A short drive from the Lapland capital Rovaniemi, Pyhä is easily accessible from Santa’s official home town. It has a real back-to-nature vibe, being in this remote part of the country. The ski resorts itself contains nine lifts and 14 slopes, the longest of which is 1.8km (1.1mi), while the surrounding Pyhä-Luosto National Park is connected through 150km (93mi) of cross-country ski tracks. There is also an amethyst mine nearby, the only one in the world open to visitors, and restaurants serving traditional Lappish food.


Vuokatti’s location on the border of the Arctic Lakeland and Lapland makes it one of the most popular winter resorts. While downhill skiing is limited, it is cross-country heaven with more than 150km (93mi) of groomed tracks. Their unique Ski Tunnel means you can ski year-round, as it’s kept permanently between -5C and -9C (23F and 16F). Olympic cross-country and biathlon athletes train here. Additionally, you can go snowmobiling, on a husky safari and visit a reindeer farm.


Possibly the most scenic of all of Finland’s resorts, Ylläs has one of the largest ski areas in the country. At 719m (2,359ft) above sea level, it is home to 63 slopes, including the longest slope in Finland, Jättipitkä, at 3km (1.9mi). The runs are mostly suited to beginners and intermediates, but there is extensive off-piste for advanced skiers and snowboarders. Cross-country aficionados will enjoy 330km (205mi) of trails, plus there is ice fishing, snowmobile rides, reindeer spotting and dog sledding on offer. Back in town, you’ll find a decent array of Nordic restaurants with traditional Lappish cuisine.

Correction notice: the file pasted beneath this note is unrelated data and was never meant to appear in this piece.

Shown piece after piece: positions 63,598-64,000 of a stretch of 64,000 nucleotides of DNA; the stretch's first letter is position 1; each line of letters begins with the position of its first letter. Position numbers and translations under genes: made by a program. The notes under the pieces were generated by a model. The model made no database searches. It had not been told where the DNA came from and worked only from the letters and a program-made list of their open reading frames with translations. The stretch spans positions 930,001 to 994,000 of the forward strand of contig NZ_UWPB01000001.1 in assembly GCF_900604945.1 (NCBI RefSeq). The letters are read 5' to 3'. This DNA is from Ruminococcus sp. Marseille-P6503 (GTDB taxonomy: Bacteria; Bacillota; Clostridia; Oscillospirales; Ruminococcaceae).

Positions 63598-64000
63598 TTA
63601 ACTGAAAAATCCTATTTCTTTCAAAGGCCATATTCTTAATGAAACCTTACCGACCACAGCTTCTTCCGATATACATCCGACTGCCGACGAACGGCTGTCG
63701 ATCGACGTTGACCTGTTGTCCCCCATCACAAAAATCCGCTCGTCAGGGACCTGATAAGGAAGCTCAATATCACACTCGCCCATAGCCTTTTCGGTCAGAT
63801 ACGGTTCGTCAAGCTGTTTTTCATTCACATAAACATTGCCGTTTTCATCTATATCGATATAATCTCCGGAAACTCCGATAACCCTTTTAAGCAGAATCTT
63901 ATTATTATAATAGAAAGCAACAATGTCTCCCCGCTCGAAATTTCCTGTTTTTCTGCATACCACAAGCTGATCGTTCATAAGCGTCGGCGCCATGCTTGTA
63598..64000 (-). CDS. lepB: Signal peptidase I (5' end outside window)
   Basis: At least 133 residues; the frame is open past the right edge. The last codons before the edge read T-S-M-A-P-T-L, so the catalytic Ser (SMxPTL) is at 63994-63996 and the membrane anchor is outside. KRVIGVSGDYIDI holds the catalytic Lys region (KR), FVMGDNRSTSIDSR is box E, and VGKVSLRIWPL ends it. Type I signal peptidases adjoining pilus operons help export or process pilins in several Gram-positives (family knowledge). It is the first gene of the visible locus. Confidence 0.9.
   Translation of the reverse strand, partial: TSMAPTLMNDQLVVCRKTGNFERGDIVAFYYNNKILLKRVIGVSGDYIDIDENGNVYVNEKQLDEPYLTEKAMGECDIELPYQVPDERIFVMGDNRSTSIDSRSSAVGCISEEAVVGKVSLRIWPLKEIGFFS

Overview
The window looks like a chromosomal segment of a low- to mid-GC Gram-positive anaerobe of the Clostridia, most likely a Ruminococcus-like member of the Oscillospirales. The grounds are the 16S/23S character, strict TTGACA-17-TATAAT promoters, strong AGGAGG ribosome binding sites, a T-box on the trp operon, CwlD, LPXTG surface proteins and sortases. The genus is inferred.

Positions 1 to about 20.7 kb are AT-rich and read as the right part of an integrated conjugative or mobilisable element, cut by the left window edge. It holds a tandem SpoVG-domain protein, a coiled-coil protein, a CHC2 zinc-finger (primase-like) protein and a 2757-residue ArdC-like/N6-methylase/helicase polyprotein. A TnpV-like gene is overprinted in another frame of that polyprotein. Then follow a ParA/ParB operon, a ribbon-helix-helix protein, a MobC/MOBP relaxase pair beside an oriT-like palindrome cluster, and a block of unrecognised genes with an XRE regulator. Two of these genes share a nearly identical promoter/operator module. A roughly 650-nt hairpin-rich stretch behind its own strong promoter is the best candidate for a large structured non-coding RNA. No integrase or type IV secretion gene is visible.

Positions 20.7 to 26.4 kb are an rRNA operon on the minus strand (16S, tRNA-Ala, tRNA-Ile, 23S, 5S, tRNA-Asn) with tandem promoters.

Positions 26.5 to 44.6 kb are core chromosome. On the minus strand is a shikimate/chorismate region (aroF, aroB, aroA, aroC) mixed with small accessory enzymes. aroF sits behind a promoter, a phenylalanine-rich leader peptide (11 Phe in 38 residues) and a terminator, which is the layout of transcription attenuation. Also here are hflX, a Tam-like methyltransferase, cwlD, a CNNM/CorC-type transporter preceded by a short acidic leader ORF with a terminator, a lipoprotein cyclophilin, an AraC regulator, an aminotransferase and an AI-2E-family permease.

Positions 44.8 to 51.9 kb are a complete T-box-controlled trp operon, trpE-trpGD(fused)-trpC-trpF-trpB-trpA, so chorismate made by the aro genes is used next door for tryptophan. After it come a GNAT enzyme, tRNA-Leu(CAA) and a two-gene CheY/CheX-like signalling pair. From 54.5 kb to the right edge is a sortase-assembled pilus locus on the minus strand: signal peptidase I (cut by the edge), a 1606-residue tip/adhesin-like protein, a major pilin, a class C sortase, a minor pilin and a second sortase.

Overlooking a sparkling lake, Tahko is located in central Finland, with a slightly shorter season than the more northerly ski resorts (December to March). The 24 slopes are mostly beginner-friendly with little steep terrain to spark the interest of advanced riders. Freestyle lovers can head to the park to hit Tahko’s rails and boxes. There are five restaurants on the slopes, plus two rental shops. Stop at one of the free campfire spots, complete with firewood, to cook some food and warm up.


“In the middle of nowhere” is this Finnish ski resort’s tagline, due to the fact that 90% of the region is uninhabited. Salla has been home to downhill ski and slalom competitions since 1937. Amazingly, the world’s oldest ski was found here, dating back to 3,245 BCE. Now, it is home to 15 slopes including a good mixture of greens and blues for beginners, and reds and black runs for advanced riders. It’s very family-friendly with a brand new magic carpet and toboggan slope.


Just 10km (6mi) from Lahti and 110km (68mi) from Helsinki, Messilä is one of the most popular ski resorts in southern Finland. Unlike the north, it doesn’t suffer from the same extreme cold – in January and February, the average temperature is about -6C (21F). Located in the grounds of a beautiful historic manor, Messilä has 10 slopes and 9 lifts, plus a snow park and 70km (43mi) of cross-country skiing. There’s also a direct bus transfer service from Helsinki on Thursdays to Saturdays during the winter season, so getting to the slopes couldn’t be easier.


Himos in Jyväskylä, central Finland, is more of a beginner’s resort with mostly small, gentle slopes. It’s a great place to learn before progressing to bigger slopes with more advanced terrain. There are 21 slopes, and they all meet down back near the main village, so you don’t have to worry about getting lost. All the slopes are illuminated, so even in the dark winter days, you can ski the entire mountain. In addition, you can go on a moose safari or try some ice swimming or curling, and there are tonnes of children’s activities.

Additional reporting by Nina Zietman.